周芷會 是住在多倫多的中國移民。她是一名舞台設計師，從事戲劇和舞蹈工作。她設計了壞時代劇院的朋友, Theatre Passe Muraille, 千島劇場, Tarragon Theatre, 海灣劇院, 手中的青蛙, 劇院中心,, 下一階段音樂節, SummerWorks Festival, 更多. 她的設計曾在日本和中國展出. 她於 2020 年獲得了獎學金 她最近最喜歡的作品包括穿著莫卡辛鞋的白人女孩 (Manidoons Collective, 加拿大), Rhubarb Festival 壞時代劇院的朋友, 加拿大), Mno Bimaadiziwin (海灣劇院,加拿大), 服務伊麗莎白 （加拿大千島劇院）,森林裡的故事 (手中的青蛙, 加拿大),石先生和他的愛人，我吞下了鐵做的月亮 （音樂野餐). Echo 是加拿大聯合設計師協會的成員。Echo 目前和她可愛的壁虎公主住在多倫多。給爺爺。 www.echozhoudesign.com
陳希瞳，加籍華人，出生於曾為英國殖民地並於1997歸還給中國的香港。在她17歲的時候，毅然來到加拿大求學。她畢業於亞省大學，主修心理學及副修東南亞文學，而從文學課程中，被獨特的殖民地文化和有著複雜結構的中國同性戀文化吸引。在大學時期，她亦在大學的義工團體當廣東話教師，包括教授廣東話，設計廣東話教材和推廣廣東話文化。當新冠肺炎於加拿大爆發期間，她有幸被介紹到作為Headstone Addresses Project項目創辦人葉曉菱當助手，亦開始了對加拿大華人歷史文化的興趣，她受到葉小姐的影響和鼓勵，構思自己的”Farewell Our Ancestors!”項目，該項目是由Edmonton Heritage Council資助，目的是希望發掘加拿大華人於愛民頓的發展史和如何在愛民頓舉辦屬於愛民頓獨特被西方文化洗禮的華人喪禮。將來，她希望可以發掘出更多廣東話華人於加拿大保留或遺忘了的傳統和歷史，亦希望從而讚頌廣東人社會於加拿大的貢獻。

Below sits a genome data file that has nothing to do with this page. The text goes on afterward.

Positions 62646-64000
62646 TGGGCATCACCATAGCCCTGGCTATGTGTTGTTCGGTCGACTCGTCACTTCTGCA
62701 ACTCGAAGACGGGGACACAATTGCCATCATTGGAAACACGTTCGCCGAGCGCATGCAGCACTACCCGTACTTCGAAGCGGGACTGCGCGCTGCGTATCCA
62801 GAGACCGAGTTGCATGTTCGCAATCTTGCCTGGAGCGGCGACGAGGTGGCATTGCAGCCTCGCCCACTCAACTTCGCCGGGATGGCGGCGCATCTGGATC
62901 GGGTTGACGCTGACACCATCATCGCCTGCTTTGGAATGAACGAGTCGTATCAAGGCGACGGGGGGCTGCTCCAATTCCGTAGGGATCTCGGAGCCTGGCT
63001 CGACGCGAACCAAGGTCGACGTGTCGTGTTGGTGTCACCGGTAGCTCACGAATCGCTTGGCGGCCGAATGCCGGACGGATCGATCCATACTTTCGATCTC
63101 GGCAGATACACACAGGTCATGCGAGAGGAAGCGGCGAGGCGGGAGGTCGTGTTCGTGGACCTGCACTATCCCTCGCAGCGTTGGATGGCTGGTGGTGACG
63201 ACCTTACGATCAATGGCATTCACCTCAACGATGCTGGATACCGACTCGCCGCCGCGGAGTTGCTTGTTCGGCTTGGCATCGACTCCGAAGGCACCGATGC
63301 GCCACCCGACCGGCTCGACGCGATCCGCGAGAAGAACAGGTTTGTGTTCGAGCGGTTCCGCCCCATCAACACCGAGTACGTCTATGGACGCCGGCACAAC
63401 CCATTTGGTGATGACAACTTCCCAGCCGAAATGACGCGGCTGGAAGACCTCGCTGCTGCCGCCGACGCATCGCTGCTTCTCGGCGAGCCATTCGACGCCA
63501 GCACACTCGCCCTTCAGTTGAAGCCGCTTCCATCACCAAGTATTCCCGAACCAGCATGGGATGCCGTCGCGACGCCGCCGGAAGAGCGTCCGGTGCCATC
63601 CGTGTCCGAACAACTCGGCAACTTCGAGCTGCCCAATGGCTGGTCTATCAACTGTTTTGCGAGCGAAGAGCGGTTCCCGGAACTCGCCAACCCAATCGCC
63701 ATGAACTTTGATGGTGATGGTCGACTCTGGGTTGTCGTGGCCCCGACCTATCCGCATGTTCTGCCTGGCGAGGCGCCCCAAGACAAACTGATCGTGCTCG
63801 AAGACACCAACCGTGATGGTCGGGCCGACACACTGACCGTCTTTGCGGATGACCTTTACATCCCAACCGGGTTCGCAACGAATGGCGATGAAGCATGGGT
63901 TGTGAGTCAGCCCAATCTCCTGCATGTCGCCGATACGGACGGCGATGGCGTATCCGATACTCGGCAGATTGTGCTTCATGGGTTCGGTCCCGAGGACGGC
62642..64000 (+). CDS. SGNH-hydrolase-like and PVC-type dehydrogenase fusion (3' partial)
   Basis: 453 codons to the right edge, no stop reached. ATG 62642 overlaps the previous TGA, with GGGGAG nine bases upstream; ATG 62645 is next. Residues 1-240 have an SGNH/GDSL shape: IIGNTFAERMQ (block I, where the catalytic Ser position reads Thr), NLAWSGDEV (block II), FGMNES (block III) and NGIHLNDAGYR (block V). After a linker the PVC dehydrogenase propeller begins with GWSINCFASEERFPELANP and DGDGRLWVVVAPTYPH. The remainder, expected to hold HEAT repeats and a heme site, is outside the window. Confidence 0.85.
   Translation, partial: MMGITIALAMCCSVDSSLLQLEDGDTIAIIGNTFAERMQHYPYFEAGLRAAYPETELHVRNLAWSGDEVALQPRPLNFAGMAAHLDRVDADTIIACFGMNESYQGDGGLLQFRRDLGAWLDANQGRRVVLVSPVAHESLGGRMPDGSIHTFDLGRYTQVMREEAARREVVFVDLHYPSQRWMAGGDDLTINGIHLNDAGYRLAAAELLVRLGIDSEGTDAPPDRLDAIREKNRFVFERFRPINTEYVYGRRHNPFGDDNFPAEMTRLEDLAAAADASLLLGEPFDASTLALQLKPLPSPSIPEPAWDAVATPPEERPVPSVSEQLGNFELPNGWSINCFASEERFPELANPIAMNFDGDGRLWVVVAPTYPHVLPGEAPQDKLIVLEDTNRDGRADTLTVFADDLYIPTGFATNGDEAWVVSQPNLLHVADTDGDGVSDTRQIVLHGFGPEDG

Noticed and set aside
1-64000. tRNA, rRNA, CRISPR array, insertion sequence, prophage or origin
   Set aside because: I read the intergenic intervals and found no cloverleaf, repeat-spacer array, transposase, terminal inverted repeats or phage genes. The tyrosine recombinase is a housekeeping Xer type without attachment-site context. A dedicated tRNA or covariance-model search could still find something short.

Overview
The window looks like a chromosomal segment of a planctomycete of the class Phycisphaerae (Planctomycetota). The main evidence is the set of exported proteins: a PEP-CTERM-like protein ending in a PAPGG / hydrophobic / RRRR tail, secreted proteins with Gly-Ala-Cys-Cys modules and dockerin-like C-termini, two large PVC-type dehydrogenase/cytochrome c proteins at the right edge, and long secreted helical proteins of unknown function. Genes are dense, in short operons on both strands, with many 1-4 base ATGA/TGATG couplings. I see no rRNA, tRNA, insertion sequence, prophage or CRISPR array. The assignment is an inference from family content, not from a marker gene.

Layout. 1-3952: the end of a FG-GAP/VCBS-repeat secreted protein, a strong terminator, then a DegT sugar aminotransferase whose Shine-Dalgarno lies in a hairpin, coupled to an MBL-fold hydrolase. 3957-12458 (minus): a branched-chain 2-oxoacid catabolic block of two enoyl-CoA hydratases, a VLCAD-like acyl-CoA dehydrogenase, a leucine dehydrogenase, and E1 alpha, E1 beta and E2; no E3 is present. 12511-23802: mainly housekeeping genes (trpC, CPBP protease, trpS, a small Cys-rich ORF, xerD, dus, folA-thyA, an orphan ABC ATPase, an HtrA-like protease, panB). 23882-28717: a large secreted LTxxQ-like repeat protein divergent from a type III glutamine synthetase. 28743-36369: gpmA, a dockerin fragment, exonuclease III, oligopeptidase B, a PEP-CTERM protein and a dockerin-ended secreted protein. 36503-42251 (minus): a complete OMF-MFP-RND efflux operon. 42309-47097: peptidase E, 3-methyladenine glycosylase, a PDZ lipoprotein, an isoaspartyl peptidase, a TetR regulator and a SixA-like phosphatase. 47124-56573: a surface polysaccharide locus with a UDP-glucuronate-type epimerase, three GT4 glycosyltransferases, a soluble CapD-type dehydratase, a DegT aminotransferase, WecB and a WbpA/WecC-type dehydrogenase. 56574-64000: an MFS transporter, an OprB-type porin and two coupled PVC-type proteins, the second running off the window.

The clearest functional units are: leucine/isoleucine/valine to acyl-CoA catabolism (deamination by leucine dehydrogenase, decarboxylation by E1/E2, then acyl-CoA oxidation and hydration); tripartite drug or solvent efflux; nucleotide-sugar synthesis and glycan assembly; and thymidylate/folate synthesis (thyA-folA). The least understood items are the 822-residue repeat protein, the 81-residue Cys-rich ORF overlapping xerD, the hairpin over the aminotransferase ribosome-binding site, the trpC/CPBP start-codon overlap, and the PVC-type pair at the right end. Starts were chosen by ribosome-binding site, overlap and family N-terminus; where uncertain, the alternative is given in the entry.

About How to be a Chinese Ally
Created during the pandemic in response to the lack of Chinese language anti-racism resources, How to be a Chinese Ally asks its Chinese readers to consider what it means to be an immigrant settler; how to address the internal anti-Black and anti-Indigenous bias within Chinese communities; and how to challenge the model minority concept and its complicity with white supremacy. Contrary to the title, this book makes no attempts to provide a “how-to” guide. Instead, artist Annie Wong, and academic Chen Chen offer an accessible entry point into a practice of learning and unlearning by inviting Chinese readers into intimate conversations among friends, artists, and researchers within the BIPOC community.